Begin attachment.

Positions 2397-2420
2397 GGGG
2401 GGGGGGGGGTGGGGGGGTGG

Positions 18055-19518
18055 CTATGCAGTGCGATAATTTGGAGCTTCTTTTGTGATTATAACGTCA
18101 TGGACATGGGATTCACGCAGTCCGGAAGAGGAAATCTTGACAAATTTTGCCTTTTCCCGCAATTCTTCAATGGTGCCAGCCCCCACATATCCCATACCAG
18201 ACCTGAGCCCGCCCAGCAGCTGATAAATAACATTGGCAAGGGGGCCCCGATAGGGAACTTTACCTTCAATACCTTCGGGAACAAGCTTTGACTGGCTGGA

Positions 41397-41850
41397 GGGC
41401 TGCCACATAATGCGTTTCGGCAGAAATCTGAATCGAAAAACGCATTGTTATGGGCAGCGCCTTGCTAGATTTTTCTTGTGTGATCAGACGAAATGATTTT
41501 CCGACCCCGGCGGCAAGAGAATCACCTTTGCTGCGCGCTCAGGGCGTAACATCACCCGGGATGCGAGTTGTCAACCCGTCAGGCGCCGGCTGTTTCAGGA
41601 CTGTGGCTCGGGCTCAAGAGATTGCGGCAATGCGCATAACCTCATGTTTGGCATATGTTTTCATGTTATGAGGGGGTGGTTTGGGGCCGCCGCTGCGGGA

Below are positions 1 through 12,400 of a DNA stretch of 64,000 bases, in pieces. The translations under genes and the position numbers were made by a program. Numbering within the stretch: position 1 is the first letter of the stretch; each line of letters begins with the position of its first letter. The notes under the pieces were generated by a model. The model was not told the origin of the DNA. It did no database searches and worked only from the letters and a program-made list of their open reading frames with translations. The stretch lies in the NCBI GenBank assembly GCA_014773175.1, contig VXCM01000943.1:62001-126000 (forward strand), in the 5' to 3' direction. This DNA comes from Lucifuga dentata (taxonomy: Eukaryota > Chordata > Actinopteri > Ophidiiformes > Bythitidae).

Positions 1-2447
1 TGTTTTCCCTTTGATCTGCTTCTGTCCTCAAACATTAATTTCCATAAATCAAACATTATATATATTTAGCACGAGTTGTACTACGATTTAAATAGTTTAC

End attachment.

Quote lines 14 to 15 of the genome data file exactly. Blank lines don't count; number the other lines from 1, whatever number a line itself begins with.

Positions 1-2447
1 TGTTTTCCCTTTGATCTGCTTCTGTCCTCAAACATTAATTTCCATAAATCAAACATTATATATATTTAGCACGAGTTGTACTACGATTTAAATAGTTTAC